In the introduction to “The Comedians in Cars Getting Coffee Book,” Jerry Seinfeld explains why he chose the format for the video series.
“I’m not much for podcasts,” he writes. “I think virtually everything in life could do with a good edit. Your closet, your diet, your conversation, everything. That’s what a beautifully put-together stand-up set is.”
That’s one of a handful of insights this coffee-table book offers to anyone who cares about writing and editing. It’s funny, to be sure, featuring excerpts of his interviews from the video series, which started in 2012 on Crackle, Sony’s streaming service. It was picked up by Netflix in 2017, where it ran until 2019. The book also includes a discussion by the show’s production team.
The interviews are organized in chapters with themes such as “Family” and “Relationships,” as well as photos of Seinfeld and his guests. If these insights are unexpected to some readers, they aren’t unintentional. As the book reveals better than the videos, Seinfeld and his guests take their craft very seriously.
Here’s eight tips on writing and editing courtesy of a book that won’t fit on many bookshelves.
1. What’s the bigger thing? Every story should be about one thing. It will have other things in it, but it’s about one thing.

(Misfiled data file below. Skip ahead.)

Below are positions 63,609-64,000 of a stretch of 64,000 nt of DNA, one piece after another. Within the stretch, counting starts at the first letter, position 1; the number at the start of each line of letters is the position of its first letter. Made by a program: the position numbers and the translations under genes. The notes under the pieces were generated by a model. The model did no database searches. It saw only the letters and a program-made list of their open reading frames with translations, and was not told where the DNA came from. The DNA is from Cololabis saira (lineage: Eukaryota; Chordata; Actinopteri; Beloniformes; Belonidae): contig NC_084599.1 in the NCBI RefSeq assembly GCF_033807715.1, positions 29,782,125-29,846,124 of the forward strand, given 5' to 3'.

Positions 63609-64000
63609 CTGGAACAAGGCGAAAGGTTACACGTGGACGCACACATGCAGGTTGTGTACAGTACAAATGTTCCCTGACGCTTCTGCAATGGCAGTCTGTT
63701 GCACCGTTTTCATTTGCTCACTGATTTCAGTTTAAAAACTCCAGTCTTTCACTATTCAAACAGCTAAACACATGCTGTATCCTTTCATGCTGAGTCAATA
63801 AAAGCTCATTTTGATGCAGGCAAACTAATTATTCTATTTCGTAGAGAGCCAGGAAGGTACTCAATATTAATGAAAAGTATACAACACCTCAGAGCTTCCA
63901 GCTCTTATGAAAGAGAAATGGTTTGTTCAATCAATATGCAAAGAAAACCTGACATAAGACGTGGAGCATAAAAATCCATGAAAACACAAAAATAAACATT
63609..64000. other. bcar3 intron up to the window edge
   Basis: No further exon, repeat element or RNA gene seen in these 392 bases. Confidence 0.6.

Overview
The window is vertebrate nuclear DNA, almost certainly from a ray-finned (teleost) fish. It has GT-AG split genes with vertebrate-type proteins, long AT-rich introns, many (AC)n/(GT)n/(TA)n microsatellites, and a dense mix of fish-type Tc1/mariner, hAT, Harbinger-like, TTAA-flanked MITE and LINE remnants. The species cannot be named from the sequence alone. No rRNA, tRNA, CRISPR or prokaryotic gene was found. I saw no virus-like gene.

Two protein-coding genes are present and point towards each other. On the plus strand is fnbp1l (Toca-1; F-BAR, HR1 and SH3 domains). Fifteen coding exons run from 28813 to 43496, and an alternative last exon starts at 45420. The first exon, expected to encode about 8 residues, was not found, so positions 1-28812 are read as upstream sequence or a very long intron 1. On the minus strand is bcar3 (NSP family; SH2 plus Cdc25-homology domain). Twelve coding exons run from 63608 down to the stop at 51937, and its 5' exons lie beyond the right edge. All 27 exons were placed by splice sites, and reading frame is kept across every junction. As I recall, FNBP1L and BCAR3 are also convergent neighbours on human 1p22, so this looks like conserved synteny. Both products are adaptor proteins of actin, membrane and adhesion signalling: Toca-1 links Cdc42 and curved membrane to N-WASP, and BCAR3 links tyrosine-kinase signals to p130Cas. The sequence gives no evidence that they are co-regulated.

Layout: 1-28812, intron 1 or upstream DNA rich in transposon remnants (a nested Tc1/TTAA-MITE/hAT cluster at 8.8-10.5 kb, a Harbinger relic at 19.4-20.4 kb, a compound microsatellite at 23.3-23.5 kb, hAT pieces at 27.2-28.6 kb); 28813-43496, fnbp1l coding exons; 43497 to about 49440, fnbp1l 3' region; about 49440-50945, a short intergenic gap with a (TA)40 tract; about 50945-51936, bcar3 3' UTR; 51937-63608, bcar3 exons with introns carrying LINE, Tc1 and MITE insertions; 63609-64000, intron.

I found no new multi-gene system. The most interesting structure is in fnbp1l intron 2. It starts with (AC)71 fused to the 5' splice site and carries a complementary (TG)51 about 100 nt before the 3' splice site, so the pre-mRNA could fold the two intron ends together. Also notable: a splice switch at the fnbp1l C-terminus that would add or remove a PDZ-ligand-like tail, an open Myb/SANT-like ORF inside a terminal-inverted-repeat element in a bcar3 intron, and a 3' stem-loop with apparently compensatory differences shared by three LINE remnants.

Larry David, the co-creator of the “Seinfeld” sitcom, which ran from 1989 to 1998, was also the executive producer and head writer for its first seven seasons. When he says the pilot “wasn’t a very good show,” Seinfeld agrees:
Seinfeld: Because we thought the overexplored flimsy thing would work.
Seinfeld: But it didn’t really.
David: Not really.
Seinfeld: Right, you need a bigger thing. And then the smaller things live underneath it.
David: Absolutely. But in the end, they combine with the bigger thing. They’re attached in a way.
2. Accept that writing is hard. If writing was easy, everyone would be good at it. Worrying that it isn’t easy just makes it harder.
Steve Martin describes a time when he and Bob Einstein, who died in 2019, were neighbors and working as writers for “The Smothers Brothers Comedy Hour.”
Martin: We were together constantly. And, you know, you’d be laughing, laughing, laughing, and then you’d just go, ‘Okay, we got to write a bit.’ It would be like this gloom.
Seinfeld: That is so funny. That is such the reality of comedy writing — is the gloom.
3. Get it on paper. Don’t work to make the first draft perfect, just make it a draft.
Seinfeld tells Steve Martin: “My friend once taught me a great thing. When we wrote some sketches one time and we got stuck, he said, ‘Let’s just write the ten worst ideas we can think of in ninety seconds.’ We each take a pad. Ninety seconds. The ten worst ideas. And you find that whoever comes up with the ideas in there, he’s not thinking that this is good or this is bad. He’s just shoveling.
4. ABW: Always Be Writing. While on deadline, creativity sometimes comes in a flash. Other times, no. Even before you’ve done much reporting, write a headline and lede, or first sentence. They may change, but it helps focus your thinking and reporting. And it gets ideas floating around in the back of your mind, whether you’re driving, grocery shopping or waiting for a meeting to start.